By Elvis Katsana
For more than 20 years, various rebel forces have been fighting in the North Kivu region in the eastern part of the Democratic Republic of Congo. According to civil society organisations, they’re committing war crimes that fall under the jurisdiction of the International Criminal Court.
According to Omar Kavota, who is the coordinator of the Study Centre for the Promotion of Peace, Democracy and Human Rights (CEPADHO), an NGO based in Kivu, “even though many crimes have been committed in the province of North Kivu, the ICC hasn’t opened an investigation yet. As time passes, the evidence is disappearing.” This civil society activist in Kivu says the ICC should be more proactive because the Court’s current sluggishness in dealing with cases is making it ineffective. If another 10 or 20 years pass, he asks, how will the Court be able to gather evidence? Isn’t that a failure for the ICC, he asks.
He suggests that an African criminal court should be created to lighten the ICC’s workload. The ICC would be able to work in other continents and also deal with crimes, such as terrorism. Kavota says this would also be a way of dealing with the oft-repeated charge that “the ICC is only going after Africans”.
Defending yourself at all costs
Civilians in the region have been attacked so often by rebels, without any support from the Congolese government or the international community, that they have created self-defence groups. Unfortunately, they too have become rebels because of the immense economic interests in the region. They are no longer dealing with the security of local communities, says an independent risk analyst expert, based in Kivu.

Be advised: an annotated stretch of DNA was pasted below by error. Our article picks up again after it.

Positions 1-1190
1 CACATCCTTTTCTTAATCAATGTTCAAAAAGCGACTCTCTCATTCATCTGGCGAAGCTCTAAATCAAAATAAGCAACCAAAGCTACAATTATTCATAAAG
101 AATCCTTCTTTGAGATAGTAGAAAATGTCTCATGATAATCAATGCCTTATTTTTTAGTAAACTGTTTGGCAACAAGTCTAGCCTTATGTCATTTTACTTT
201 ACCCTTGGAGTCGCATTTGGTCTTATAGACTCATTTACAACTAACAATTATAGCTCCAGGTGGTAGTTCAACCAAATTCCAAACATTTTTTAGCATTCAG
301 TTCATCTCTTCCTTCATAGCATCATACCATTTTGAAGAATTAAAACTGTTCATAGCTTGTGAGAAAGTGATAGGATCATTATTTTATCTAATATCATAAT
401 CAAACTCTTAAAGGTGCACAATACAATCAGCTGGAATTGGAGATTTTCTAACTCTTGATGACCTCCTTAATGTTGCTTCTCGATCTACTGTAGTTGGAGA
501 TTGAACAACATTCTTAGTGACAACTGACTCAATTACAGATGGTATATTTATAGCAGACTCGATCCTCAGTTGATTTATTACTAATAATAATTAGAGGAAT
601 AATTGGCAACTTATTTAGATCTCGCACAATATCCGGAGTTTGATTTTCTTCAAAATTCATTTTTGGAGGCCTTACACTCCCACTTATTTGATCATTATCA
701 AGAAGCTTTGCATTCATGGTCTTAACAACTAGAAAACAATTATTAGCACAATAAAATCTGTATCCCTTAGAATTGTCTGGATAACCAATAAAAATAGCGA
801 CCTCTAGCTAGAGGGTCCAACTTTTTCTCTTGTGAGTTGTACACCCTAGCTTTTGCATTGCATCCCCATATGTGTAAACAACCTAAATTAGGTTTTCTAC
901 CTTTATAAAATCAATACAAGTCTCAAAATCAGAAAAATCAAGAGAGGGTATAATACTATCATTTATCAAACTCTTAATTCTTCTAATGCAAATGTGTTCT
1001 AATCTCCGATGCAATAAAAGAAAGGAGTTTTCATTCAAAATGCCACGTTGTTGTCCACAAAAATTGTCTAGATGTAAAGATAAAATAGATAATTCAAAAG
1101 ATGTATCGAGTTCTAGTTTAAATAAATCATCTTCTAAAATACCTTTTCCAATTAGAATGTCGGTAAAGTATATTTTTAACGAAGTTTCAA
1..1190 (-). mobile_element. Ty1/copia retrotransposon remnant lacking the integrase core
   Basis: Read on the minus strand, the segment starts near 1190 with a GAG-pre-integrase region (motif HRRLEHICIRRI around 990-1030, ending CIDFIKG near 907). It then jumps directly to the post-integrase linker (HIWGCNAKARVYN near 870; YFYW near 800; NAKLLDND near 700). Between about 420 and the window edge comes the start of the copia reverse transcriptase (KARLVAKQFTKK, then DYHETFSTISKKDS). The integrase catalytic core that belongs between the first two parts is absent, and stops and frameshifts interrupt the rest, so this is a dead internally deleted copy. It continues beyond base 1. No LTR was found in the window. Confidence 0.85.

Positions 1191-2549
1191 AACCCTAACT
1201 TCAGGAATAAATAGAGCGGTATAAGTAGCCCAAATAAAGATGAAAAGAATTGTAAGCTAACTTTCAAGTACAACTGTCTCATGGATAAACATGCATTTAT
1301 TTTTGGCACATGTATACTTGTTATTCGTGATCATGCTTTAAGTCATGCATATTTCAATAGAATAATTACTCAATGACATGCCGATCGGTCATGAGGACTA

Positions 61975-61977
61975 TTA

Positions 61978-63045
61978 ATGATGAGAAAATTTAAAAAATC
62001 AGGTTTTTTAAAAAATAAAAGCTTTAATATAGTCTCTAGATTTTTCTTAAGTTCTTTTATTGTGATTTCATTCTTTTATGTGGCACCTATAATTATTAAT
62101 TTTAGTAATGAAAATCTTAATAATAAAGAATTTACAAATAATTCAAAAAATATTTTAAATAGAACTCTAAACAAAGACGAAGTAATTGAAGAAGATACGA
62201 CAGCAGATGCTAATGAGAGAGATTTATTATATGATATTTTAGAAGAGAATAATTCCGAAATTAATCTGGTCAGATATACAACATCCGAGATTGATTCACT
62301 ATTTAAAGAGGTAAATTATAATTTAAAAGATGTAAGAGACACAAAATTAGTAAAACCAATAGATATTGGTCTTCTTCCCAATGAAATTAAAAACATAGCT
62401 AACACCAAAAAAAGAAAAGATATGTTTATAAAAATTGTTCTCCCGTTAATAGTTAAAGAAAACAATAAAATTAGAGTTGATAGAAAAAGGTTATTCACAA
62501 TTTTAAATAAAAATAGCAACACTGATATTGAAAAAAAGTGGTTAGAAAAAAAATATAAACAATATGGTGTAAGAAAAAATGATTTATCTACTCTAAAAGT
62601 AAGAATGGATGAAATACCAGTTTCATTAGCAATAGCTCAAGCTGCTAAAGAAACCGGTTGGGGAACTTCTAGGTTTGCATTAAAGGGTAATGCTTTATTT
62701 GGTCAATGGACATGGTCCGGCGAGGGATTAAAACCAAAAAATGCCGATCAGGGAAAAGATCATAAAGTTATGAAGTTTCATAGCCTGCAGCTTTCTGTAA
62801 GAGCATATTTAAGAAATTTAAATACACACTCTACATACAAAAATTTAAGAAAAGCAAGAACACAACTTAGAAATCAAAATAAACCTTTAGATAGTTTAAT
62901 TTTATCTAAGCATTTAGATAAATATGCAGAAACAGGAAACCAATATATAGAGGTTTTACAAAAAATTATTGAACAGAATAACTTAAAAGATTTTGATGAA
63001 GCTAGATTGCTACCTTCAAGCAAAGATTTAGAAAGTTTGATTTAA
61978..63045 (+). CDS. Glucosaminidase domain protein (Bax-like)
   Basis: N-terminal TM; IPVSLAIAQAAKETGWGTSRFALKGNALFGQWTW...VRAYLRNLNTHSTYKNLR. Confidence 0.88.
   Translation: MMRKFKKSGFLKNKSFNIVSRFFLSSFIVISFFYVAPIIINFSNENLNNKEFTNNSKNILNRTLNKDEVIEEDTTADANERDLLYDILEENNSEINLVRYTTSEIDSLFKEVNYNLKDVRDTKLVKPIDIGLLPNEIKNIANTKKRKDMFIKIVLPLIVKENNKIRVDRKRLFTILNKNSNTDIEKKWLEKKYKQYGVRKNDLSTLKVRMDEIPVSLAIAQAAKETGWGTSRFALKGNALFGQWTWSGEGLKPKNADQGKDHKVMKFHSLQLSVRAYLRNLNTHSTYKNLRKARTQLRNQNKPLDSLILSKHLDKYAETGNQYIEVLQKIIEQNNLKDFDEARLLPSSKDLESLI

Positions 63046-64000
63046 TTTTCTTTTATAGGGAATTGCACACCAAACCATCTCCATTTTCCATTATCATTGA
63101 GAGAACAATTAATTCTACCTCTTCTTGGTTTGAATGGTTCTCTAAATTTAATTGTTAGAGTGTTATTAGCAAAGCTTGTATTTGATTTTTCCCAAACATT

Despite the fact that there isn’t even basic security or justice, some civilians have learned to adapt. They have no choice. “We’ve become used to living together with the armed groups here in North Kivu”, says 29-year-old Mumbere, a law student, who was forced to leave his village near Goma when it was burned down in a rebel attack.
According to Mumbere, “sometimes the violence is so intense that we have to run away to be able to breathe freely. The Congolese government knows full well what is going on in the east. So does the international community because the MONUSCO peace-keepers are here on the ground. Serious war crimes and crimes against humanity have been committed here. Yet the ICC hasn’t even lifted a finger, even though the DRC is a signatory to the Statute of Rome.” Mumbere thinks the Court only goes after the “big fish” and can do nothing to protect simple people who are suffering.
Civil society calls for the ICC
For civil society in North Kivu, the work of the ICC in this part of the country is extremely important. Despite the ICC’s shortcomings, there have been concrete results in Ituri, for instance. Bosco Ntaganda and the other members of the Patriotic Forces for the Liberation of Congo (FPLC) are now in The Hague to answer for their actions.
According to Thomas d’Acquin Mwiti, the civil society president in North Kivu, even though the ICC is working slowly, it is a useful tool to dissuade individuals who might be tempted to commit human rights violations. “Civil society has a key role to play in helping the Court to do its work, most notably in gathering evidence, but it is up to the authorities to request assistance.”
“Everything depends on the government”
According to Marie Claire Bangwene, the administrator of North Kivu’s Masisi territory, “I can’t submit complaints to the ICC because I’m not high enough in the hierarchy”. According to Bangwene, it’s essential that the Congolese government reestablish its authority over the entire country, including in North Kivu. It’s a precondition for humanitarian aid work and for the ICC to start carrying out investigations. It’s also critical, she says, to dissuade the rebels and make them realise that justice is more than just an empty word.
Lead image: Archive picture of Congolese soldiers on patrol in eastern Congo in 2005 (Photo: Lionel Healing/AFP)